A pedestrian’s stare and drivers’ stopping behavior: A field experiment at the pedestrian crossing

Abstract : Nearly 25% of the pedestrians who died in Europe were hit by a car while at a pedestrian crossing. In this study, we tried to evaluate how a pedestrian’s stare influenced an oncoming driver’s stopping behavior at a pedestrian crossing. Male and female confederates waiting at several pedestrian crossings were asked to either stare at oncoming drivers or to look just above the drivers’ heads. It was reported that staring increased the number of drivers who stopped. This effect was found both with male and female drivers and with male and female confederates. These results suggested that pedestrians could increase their own safety by using appropriate nonverbal signals toward drivers
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Journal articles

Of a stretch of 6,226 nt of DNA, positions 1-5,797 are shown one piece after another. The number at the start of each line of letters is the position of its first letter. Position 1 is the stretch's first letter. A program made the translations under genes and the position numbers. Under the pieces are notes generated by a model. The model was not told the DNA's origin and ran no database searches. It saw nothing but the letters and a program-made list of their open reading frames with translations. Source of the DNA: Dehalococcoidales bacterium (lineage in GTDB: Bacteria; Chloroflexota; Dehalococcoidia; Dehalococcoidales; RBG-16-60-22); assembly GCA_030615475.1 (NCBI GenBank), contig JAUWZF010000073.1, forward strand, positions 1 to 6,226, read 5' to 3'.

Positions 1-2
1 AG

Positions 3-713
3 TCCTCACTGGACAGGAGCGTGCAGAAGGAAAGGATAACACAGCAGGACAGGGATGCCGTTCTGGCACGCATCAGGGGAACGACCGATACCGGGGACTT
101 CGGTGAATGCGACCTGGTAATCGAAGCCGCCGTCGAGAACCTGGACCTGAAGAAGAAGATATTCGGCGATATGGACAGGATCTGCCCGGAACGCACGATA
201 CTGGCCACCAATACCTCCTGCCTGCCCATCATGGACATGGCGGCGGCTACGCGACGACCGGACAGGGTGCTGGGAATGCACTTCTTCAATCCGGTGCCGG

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https://hal.univ-rennes2.fr/hal-01960954
Contributor : Laurence Leroux <>
Submitted on : Wednesday, December 19, 2018 - 4:13:34 PM
Last modification on : Friday, March 29, 2019 - 10:45:19 AM

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  • HAL Id : hal-01960954, version 1

Citation

Nicolas Guéguen, Sébastien Meineri, Chloé Eyssartier. A pedestrian’s stare and drivers’ stopping behavior: A field experiment at the pedestrian crossing. Safety Science, Elsevier, 2015, 75, pp.87-89. ⟨hal-01960954⟩

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